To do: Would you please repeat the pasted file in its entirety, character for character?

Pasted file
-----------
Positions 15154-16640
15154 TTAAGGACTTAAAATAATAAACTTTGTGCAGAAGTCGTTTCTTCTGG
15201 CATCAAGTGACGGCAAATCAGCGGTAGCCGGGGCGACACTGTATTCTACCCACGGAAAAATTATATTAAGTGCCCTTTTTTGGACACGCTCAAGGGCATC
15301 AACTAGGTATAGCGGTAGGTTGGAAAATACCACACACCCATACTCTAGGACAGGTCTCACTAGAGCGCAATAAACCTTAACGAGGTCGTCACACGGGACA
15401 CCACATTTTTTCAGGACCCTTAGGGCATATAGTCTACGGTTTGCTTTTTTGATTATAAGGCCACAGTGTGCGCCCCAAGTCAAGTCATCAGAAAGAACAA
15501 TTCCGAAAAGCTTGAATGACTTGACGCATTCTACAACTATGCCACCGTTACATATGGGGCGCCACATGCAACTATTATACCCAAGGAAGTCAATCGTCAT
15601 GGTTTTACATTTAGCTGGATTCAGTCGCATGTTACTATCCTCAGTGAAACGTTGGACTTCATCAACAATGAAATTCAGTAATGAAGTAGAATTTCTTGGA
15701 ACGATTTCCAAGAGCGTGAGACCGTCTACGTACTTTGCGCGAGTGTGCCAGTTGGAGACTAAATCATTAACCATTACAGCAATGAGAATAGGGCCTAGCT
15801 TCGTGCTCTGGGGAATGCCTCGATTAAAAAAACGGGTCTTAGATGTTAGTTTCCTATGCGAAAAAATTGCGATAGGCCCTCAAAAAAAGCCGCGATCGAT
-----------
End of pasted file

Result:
Positions 15154-16640
15154 TTAAGGACTTAAAATAATAAACTTTGTGCAGAAGTCGTTTCTTCTGG
15201 CATCAAGTGACGGCAAATCAGCGGTAGCCGGGGCGACACTGTATTCTACCCACGGAAAAATTATATTAAGTGCCCTTTTTTGGACACGCTCAAGGGCATC
15301 AACTAGGTATAGCGGTAGGTTGGAAAATACCACACACCCATACTCTAGGACAGGTCTCACTAGAGCGCAATAAACCTTAACGAGGTCGTCACACGGGACA
15401 CCACATTTTTTCAGGACCCTTAGGGCATATAGTCTACGGTTTGCTTTTTTGATTATAAGGCCACAGTGTGCGCCCCAAGTCAAGTCATCAGAAAGAACAA
15501 TTCCGAAAAGCTTGAATGACTTGACGCATTCTACAACTATGCCACCGTTACATATGGGGCGCCACATGCAACTATTATACCCAAGGAAGTCAATCGTCAT
15601 GGTTTTACATTTAGCTGGATTCAGTCGCATGTTACTATCCTCAGTGAAACGTTGGACTTCATCAACAATGAAATTCAGTAATGAAGTAGAATTTCTTGGA
15701 ACGATTTCCAAGAGCGTGAGACCGTCTACGTACTTTGCGCGAGTGTGCCAGTTGGAGACTAAATCATTAACCATTACAGCAATGAGAATAGGGCCTAGCT
15801 TCGTGCTCTGGGGAATGCCTCGATTAAAAAAACGGGTCTTAGATGTTAGTTTCCTATGCGAAAAAATTGCGATAGGCCCTCAAAAAAAGCCGCGATCGAT